Healthcare utilization patterns among children and adults with hidradenitis suppurativa (HS) were outlined in study data published in JAMA Dermatology. Compared with adult patients, pediatric patients more often utilized high-cost emergency department care for HS, despite the disorder’s manageability in an outpatient setting. Children were also more likely to receive diagnoses of folliculitis and comedones before an HS diagnosis. These results suggest that HS may be underdiagnosed in pediatric practice. Improved understanding of the pediatric signs and symptoms may aid in early recognition and appropriate treatment referral, the researchers believe.
Investigators conducted a retrospective claims analysis using data from the IBM MarketScan commercial database. Individuals who were continuously enrolled in the database from 2012 to 2016 were eligible for inclusion. Pediatric patients were defined as those who received an HS diagnosis before the age of 18 years. Demographic data were extracted from medical records; comorbid disorders were also captured. Healthcare utilization was ascertained based on medical claims. Descriptive statistics were used to summarize the demographic data, healthcare utilization patterns, and healthcare costs of the adult and pediatric cohorts.
The study enrolled 8727 patients with HS, of whom 12.5% were included in the pediatric cohort. Mean age of HS diagnosis was 15 ± 2 years in the pediatric cohort and 40 ± 14 years in the adult cohort. Mean delay from HS symptom onset to HS diagnosis was 0 years among pediatric patients, compared with 3 years among adults (P <.001). The majority of all enrollees were women: 85.8% of the pediatric cohort and 77.1% of the adult cohort. Pediatric patients were significantly more likely than adult patients to receive a diagnosis of comedones (51.0% vs 42.7%) and folliculitis (27.2% vs 13.6%) before a diagnosis of HS (both P <.001). Pediatric patients were most likely to have been seen by a pediatric clinician (81.7%), family medicine practitioner (66.5%), and a dermatology department (39.8%) before HS diagnosis. The most common practitioners seen by adult patients before diagnosis were in family medicine (60.7%), internal medicine (39.5%), and gynecology (38.7%). The most common comorbidities in the pediatric cohort were acne vulgaris (51.0%), acne conglobate (45.9%), obesity (33.7%), and anxiety disorder (33.6%). The most common comorbidities among adult patients were obesity (43.8%), anxiety disorder (42.1%), hyperlipidemia (33.1%), and acne vulgaris (24.7%).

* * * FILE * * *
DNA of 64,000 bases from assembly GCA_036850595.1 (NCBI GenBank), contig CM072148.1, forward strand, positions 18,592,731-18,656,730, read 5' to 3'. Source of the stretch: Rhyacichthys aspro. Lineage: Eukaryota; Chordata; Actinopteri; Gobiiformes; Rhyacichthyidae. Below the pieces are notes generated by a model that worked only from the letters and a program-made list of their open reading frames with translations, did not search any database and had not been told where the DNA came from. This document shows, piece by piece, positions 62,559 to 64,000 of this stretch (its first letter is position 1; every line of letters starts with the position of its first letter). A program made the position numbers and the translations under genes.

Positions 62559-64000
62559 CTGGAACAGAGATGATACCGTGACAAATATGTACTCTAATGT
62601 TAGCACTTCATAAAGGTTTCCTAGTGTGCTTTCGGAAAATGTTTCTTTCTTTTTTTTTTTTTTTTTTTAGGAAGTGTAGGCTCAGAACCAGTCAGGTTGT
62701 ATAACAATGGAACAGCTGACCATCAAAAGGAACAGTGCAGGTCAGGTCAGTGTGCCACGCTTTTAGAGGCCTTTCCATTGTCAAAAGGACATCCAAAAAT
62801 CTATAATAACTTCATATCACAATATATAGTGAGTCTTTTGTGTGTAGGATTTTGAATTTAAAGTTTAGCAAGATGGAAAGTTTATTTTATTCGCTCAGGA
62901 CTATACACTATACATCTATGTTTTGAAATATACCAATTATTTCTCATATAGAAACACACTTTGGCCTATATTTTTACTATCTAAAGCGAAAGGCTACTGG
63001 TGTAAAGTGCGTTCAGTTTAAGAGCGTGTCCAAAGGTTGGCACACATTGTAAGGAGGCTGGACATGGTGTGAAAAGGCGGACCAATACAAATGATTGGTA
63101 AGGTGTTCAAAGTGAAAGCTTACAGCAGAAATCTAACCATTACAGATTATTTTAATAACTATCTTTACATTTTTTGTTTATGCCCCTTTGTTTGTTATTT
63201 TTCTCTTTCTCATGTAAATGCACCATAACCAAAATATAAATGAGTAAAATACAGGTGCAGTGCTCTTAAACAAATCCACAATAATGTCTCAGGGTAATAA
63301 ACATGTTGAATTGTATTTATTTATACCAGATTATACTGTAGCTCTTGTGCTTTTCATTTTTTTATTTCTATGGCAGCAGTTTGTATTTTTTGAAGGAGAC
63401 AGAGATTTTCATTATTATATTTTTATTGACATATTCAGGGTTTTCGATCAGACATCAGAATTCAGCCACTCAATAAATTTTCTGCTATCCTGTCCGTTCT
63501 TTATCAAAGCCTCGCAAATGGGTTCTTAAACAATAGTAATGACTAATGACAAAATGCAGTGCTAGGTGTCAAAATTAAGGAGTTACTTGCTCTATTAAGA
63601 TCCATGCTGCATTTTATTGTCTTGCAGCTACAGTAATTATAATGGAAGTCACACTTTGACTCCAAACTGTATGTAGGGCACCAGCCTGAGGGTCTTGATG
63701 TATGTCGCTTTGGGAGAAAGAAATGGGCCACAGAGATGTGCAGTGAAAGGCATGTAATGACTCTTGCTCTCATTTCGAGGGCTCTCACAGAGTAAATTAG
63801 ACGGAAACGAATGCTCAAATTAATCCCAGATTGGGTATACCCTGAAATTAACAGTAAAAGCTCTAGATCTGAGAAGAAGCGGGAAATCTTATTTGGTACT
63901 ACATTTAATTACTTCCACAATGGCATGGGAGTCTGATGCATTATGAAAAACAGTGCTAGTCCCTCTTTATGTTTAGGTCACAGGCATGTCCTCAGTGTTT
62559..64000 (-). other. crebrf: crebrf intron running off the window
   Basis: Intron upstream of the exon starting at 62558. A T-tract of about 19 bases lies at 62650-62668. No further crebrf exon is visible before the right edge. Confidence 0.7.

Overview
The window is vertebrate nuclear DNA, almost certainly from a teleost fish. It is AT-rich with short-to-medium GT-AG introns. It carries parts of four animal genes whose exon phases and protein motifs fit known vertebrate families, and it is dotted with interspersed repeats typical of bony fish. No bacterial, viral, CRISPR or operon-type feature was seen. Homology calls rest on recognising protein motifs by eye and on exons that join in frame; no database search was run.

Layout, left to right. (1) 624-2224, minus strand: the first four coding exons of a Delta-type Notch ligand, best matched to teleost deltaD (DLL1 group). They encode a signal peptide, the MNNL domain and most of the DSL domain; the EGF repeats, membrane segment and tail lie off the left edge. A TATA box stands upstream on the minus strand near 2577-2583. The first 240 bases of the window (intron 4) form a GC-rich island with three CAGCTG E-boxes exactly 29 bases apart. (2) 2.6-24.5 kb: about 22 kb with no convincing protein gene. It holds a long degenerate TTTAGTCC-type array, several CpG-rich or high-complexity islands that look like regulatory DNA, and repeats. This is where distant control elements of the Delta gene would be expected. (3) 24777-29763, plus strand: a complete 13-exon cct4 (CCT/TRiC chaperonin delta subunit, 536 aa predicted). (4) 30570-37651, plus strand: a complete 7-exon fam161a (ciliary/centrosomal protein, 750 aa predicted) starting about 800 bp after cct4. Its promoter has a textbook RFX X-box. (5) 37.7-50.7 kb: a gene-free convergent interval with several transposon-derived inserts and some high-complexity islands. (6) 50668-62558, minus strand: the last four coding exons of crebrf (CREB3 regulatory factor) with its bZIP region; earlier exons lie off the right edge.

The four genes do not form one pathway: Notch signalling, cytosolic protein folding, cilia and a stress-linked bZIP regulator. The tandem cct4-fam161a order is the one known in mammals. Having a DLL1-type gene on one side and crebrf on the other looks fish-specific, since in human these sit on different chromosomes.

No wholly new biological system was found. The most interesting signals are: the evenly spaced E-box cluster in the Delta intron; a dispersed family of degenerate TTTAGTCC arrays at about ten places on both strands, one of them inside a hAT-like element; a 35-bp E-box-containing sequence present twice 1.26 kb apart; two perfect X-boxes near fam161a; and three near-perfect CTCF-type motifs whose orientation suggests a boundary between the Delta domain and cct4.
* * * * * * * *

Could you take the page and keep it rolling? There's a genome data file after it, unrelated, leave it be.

Compared with adults, pediatric patients were significantly more likely to have received care at an emergency department (35.6% vs 28.2%) or urgent care clinic (18.1% vs 13.4%) before HS diagnosis (both P <.001). After diagnosis, however, the mean number of HS-specific emergency department claims was higher in adults. Mean cost per emergency department claim was comparable between cohorts. The percentage of patients with HS-specific inpatient hospital stays was slightly higher in adults (4.22% vs 2.38%; P =.002), but mean hospital stay was comparable (4.9 vs 6.5 days; P =.49). The total 5-year disease-specific emergency department/urgent care costs were $61,163.74 and $1,324,130.59 in the pediatric and adult cohorts, respectively.
These data provide insight into healthcare utilization in children with HS. High-cost emergency department care was frequently sought by pediatric patients before diagnosis. Improved understanding of the disorder in children among family medicine practitioners and pediatricians may increase diagnostic rates and allow for early referral to specialists, the investigators wrote. In these ways, practitioners can reduce unnecessary emergency visits and costs.
As study limitations, investigators noted that MarketScan data only represents privately insured individuals, and thus may not be generalizable to all patients in the United States. In addition, data on HS severity were not available; further study is necessary to understand the impact of symptom severity on pediatric diagnosis rates and healthcare costs.
“Pediatric patients utilize high-cost ED care when HS in children and adults can often be treated as an outpatient if referred to the proper specialist,” investigators concluded. “These data suggest that there are opportunities to improve recognition of HS in pediatrics by nondermatologists and dermatologists.”
Disclosure: One study author declared affiliations with biotech, pharmaceutical, and/or device companies. Please see the original reference for a full list of authors’ disclosures.
Hallock KK, Mizerak MR, Dempsey A, Maczuga S, Kirby JS. Differences between children and adults with hidradenitis suppurativa. JAMA Dermatol. Published online August 11, 2021. doi: 10.1001/jamadermatol.2021.2865